I’m not often shocked by a company’s misbehaviour. When things go wrong, there’s usually a reason for it: a silly mistake that can be put right. But I do get annoyed when firms only decide to behave reasonably towards consumers when the media gets involved.
I’ve been dealing with a property company recently that takes the biscuit when it comes to failing to respond to a complaint. Frankly, I’ve been flabbergasted by its reaction.
When reader JH of Northampton wrote in with a tale of woe about mouldy and misty windows in his new-build home, I assumed the company concerned – Lagan Homes – would be held accountable.
I was wrong.
JH had splashed out £300,000 on a new-build home, but after moving in he reports: “We had a number of issues and these were drawn out painful things to fix.”
Over time, most issues were sorted out, but then problems grew. Some windows were misting up and mould started growing inside one.
“I contacted the Lagan Group, only to be told that the window company had gone out of business and so there was nothing it could do,” JH says.
“I believe the Lagan Group has a responsibility to put this issue right and after much chasing it sent out a window company to look at and photograph the windows – the company confirmed that the windows were faulty.”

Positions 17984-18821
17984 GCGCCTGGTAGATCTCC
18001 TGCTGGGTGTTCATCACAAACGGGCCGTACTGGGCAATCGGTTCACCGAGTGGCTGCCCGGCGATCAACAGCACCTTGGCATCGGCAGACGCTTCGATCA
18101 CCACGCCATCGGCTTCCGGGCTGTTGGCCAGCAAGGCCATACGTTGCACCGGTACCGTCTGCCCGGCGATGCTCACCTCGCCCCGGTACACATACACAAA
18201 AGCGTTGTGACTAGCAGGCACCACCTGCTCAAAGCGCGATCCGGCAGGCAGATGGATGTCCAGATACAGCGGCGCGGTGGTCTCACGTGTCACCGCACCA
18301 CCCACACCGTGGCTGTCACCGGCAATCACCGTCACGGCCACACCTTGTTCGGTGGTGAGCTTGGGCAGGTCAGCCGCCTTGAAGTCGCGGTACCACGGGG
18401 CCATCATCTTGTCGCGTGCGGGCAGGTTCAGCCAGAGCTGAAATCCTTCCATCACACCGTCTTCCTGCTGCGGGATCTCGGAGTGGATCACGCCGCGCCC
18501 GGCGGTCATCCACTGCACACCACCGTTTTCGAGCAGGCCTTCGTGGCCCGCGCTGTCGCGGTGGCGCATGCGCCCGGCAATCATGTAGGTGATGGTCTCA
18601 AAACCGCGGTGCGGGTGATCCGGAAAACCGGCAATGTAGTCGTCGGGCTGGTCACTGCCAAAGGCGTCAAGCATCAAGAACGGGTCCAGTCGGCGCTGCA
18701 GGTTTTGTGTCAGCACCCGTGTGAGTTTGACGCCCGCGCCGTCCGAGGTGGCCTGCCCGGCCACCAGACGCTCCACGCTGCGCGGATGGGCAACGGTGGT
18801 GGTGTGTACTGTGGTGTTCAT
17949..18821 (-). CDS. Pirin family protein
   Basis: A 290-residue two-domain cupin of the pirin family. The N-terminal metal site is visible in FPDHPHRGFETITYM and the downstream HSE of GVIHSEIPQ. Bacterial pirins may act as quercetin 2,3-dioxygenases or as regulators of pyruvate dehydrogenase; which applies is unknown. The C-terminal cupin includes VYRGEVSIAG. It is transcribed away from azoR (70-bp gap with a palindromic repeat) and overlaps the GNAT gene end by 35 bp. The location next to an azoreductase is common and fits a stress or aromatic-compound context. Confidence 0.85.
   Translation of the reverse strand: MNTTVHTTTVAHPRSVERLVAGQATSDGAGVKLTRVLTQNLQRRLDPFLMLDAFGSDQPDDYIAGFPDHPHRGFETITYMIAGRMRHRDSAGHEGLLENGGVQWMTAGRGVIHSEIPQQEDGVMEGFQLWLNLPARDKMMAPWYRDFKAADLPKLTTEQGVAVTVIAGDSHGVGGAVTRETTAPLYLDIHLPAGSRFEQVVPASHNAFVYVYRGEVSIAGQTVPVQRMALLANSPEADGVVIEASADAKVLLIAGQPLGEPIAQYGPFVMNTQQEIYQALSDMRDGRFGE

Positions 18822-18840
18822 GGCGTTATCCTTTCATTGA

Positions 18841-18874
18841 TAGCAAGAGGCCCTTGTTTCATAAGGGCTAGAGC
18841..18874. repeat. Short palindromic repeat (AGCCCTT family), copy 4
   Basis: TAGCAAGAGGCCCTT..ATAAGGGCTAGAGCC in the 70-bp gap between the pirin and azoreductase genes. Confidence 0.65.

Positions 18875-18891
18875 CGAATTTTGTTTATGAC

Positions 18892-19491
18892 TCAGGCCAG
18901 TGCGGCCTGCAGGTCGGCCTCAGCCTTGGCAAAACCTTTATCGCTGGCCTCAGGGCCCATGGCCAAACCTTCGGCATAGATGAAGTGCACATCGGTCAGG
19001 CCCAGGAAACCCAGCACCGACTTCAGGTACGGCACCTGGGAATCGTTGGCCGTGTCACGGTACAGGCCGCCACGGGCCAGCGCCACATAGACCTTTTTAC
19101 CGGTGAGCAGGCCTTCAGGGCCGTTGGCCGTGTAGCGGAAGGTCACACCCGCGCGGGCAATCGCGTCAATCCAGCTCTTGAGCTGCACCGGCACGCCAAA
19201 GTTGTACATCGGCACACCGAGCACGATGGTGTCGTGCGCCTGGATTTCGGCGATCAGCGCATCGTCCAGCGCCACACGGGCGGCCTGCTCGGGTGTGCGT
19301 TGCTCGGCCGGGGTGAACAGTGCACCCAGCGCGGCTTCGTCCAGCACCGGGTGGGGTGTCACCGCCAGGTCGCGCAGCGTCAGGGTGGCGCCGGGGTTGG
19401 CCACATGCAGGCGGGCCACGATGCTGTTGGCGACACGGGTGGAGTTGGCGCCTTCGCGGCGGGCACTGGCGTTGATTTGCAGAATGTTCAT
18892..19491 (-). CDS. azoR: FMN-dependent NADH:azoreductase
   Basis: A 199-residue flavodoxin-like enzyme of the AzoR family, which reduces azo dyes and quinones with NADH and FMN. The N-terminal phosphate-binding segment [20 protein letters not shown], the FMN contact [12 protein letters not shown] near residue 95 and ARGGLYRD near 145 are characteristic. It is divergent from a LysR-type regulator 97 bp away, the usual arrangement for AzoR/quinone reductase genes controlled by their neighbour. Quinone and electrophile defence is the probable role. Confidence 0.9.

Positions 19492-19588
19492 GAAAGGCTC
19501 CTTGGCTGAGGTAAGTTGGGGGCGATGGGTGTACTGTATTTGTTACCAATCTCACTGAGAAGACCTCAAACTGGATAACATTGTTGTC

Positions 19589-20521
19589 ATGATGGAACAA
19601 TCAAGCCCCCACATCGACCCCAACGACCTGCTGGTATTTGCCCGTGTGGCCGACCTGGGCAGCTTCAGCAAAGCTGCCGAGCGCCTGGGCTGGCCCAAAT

There followed, he told me, months of emails and voicemails chasing Lagan. But all JH got in return were a string of broken promises.
When I contacted Lagan Homes England, I was told: “We do not comment on individual cases.”
I pointed out that if it refused to discuss the case with me, then I wouldn’t be able to report its side of the story. Its response? “We have engaged and worked with the customer you highlighted. Having conducted a robust assessment we provided him with a complete review of his situation.”
That didn’t square with what JH said. He told me he had been waiting four months for a follow-up to a visit to his home when a Lagan representative “admitted the fault”. and he was expecting the faulty windows to be repaired.
I passed that on to Lagan, which said: “Lagan Homes England have not accepted they are at fault.”
That came as a bit of a shock to JH.
“Why would it take eight months to come to that conclusion and also not communicate that thought?” he says.
“Why would the windows have been viewed on two separate occasions by contractors (organised by Lagan) and by Lagan itself, and both agree that the windows were faulty if it believed it had no responsibility?”
I think he has a point, but the questions went unanswered when I put them to Lagan.
The company had pointed out that as it’s more than two years since he bought the home the windows are now out of warranty. That may be true, but I reckon builders have a responsibility to ensure that homes are well built.
This is a sad situation. For the cost of replacing the windows – around £800 – this issue could have been resolved months ago. It seemed Lagan Homes England didn’t agree, so I suggested that JH take Lagan to the Small Claims Court.
But then the firm contacted JH and offered to pay half the cost of repairs. JH asked me what he should do and as he only wants to get his home in decent order, I advised him to accept the offer. A half-victory.
OUTCOME: £400 towards window replacement cost for reader
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